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US President Dwight Eisenhower with Medal of Honor recipients Edward Schowalter, Jr., Ernest West, and William Charette, White House, Washington DC, United States, 12 Jan 1954

Caption   US President Dwight Eisenhower with Medal of Honor recipients Edward Schowalter, Jr., Ernest West, and William Charette, White House, Washington DC, United States, 12 Jan 1954 ww2dbase
Source    ww2dbaseUnited States Navy Naval History and Heritage Command
Identification Code   NH 68545
More on...   
White House   Main article  Photos  
Dwight Eisenhower   Main article  Photos  
Added By C. Peter Chen
Added Date 26 Dec 2012

This photograph has been scaled down; full resolution photograph is available here (740 by 584 pixels).

Licensing  Public Domain. According to the US Navy Naval History and Heritage Command, as of 21 Jul 2010:
Official government photographs and documents are in the public domain and may be scanned and reproduced in print or online. They may be cropped or resized, but their content may not be altered.
Additionally, according to the United States copyright law (United States Code, Title 17, Chapter 1, Section 105), in part, "[c]opyright protection under this title is not available for any work of the United States Government".



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Visitor Submitted Comments

1. Commenter identity confirmed David Stubblebine says:
20 Sep 2012 10:35:37 PM

William R. Charette’s Medal of Honor citation, for actions in Korea, reads: On March 27, 1953, during a Chinese attack on Marine outpost Vegas, Charette faced a growing number of casualties exposed to hostile small-arms and mortar fire. When a grenade landed near him, he threw himself over his patient, absorbing the blast with his own body. In another instance, he removed his battle vest and placed it on a patient. In addition, he tore parts of his uniform to dress battle wounds and later stood up in a trench, exposing himself to incoming rounds, to aid a wounded comrade. He sustained many painful wounds during the battle.
2. Commenter identity confirmed David Stubblebine says:
20 Sep 2012 10:36:15 PM

Ernest E. West’s Medal of Honor citation, for actions performed 12 Oct 1952 near Sataeri, Korea, reads: Pfc. West distinguished himself by conspicuous gallantry above and beyond the call of duty in action against the enemy. He voluntarily accompanied a contingent to locate and destroy a reported enemy outpost. Nearing the objective, the patrol was ambushed and suffered numerous casualties. Observing his wounded leader lying in an exposed position, Pfc. West ordered the troops to withdraw, then braved intense fire to reach and assist him. While attempting evacuation, he was attacked by 3 hostile soldiers employing grenades and small-arms fire. Quickly shifting his body to shelter the officer, he killed the assailants with his rifle, then carried the helpless man to safety. He was critically wounded and lost an eye in this action, but courageously returned through withering fire and bursting shells to assist the wounded. While evacuating 2 comrades, he closed with and killed 3 more of the foe. Pfc. West's indomitable spirit, consummate valor, and intrepid actions inspired all who observed him, reflect the highest credit on himself, and uphold the honored traditions of the military service.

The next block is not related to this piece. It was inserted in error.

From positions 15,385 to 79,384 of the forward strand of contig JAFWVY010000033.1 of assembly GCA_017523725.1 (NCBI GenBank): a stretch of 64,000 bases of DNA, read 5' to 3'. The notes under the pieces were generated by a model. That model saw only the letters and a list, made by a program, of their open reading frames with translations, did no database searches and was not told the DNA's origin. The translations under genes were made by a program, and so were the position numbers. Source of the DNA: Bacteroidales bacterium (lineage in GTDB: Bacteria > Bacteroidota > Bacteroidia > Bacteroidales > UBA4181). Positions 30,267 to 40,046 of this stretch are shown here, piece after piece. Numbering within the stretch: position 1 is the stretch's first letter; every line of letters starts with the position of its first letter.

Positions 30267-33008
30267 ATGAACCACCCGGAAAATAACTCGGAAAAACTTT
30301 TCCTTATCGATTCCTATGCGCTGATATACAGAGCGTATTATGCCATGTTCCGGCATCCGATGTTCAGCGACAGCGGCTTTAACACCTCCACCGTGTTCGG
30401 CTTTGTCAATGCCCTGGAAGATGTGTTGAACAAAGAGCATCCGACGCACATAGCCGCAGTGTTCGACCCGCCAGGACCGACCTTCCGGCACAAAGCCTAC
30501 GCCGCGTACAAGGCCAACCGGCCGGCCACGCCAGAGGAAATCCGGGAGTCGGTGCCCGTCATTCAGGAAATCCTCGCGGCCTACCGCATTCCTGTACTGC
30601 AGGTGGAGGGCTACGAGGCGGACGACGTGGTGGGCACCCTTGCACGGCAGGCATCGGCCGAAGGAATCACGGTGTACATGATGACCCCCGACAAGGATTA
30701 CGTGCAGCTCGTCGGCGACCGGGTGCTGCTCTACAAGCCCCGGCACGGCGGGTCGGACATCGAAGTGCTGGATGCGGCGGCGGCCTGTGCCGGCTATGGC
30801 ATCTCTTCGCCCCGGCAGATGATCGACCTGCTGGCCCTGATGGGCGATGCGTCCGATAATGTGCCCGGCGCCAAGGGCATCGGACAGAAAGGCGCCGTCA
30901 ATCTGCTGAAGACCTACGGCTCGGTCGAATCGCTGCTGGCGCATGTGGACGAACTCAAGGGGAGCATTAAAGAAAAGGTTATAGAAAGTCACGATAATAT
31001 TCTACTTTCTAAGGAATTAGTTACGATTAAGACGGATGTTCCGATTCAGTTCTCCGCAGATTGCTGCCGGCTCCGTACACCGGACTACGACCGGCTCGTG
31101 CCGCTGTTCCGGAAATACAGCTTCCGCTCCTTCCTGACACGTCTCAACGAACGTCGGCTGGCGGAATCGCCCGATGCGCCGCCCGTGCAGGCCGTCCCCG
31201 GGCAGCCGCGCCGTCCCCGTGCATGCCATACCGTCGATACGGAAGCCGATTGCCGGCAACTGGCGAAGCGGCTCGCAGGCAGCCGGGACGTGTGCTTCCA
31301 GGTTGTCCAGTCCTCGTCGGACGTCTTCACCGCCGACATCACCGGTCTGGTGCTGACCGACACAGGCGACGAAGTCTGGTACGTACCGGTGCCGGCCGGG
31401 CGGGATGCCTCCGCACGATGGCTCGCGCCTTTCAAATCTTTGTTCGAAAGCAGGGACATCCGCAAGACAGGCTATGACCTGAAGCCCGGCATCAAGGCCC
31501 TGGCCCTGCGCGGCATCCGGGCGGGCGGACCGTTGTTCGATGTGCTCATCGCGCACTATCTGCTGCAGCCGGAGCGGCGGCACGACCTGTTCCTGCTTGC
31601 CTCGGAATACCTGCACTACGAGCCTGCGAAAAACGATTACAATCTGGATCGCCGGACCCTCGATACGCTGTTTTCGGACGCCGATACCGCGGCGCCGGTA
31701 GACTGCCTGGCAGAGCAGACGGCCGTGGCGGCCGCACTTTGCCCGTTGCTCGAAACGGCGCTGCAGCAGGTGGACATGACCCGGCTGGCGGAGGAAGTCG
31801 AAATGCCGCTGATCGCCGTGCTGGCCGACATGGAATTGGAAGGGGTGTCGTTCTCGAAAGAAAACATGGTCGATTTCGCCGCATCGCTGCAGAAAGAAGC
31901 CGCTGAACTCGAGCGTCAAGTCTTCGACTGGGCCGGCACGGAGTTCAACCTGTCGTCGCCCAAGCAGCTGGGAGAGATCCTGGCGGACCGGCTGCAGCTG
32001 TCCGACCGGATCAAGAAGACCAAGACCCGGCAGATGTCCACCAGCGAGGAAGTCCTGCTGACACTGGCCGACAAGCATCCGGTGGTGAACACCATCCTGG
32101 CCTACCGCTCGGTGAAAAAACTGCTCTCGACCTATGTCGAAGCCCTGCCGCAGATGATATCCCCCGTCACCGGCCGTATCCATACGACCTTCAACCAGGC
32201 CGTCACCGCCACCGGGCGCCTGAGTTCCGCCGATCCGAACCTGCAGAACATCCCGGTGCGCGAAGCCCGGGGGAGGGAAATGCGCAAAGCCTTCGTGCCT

3. Commenter identity confirmed David Stubblebine says:
20 Sep 2012 10:36:49 PM

Edward Schowalter’s Medal of Honor citation, for actions performed 14 Oct 1952 near Kumhwa, Korea, reads: 1st Lt. Schowalter, commanding, Company A, distinguished himself by conspicuous gallantry and indomitable courage above and beyond the call of duty in action against the enemy. Committed to attack and occupy a key-approach to the primary objective, the 1st Platoon of his company came under heavy vicious small-arms, grenade, and mortar fire within 50 yards of the enemy-held strongpoint, halting the advance and inflicting several casualties. The 2d Platoon moved up in support at this juncture, and although wounded, 1st Lt. Schowalter continued to spearhead the assault. Nearing the objective he was severely wounded by a grenade fragment but, refusing medical aid, he led his men into the trenches and began routing the enemy from the bunkers with grenades. Suddenly from a burst of fire from a hidden cove off the trench he was again wounded. Although suffering from his wounds, he refused to relinquish command and continued issuing orders and encouraging his men until the commanding ground was secured and then he was evacuated. 1st Lt. Schowalter’s unflinching courage, extraordinary heroism, and inspirational leadership reflect the highest credit upon himself and are in keeping with the highest traditions of the military service.

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Modern Day Location
WW2-Era Place Name Washington, United States
Lat/Long 38.8977, -77.0366
Famous WW2 Quote
"Goddam it, you'll never get the Purple Heart hiding in a foxhole! Follow me!"

Captain Henry P. Jim Crowe, Guadalcanal, 13 Jan 1943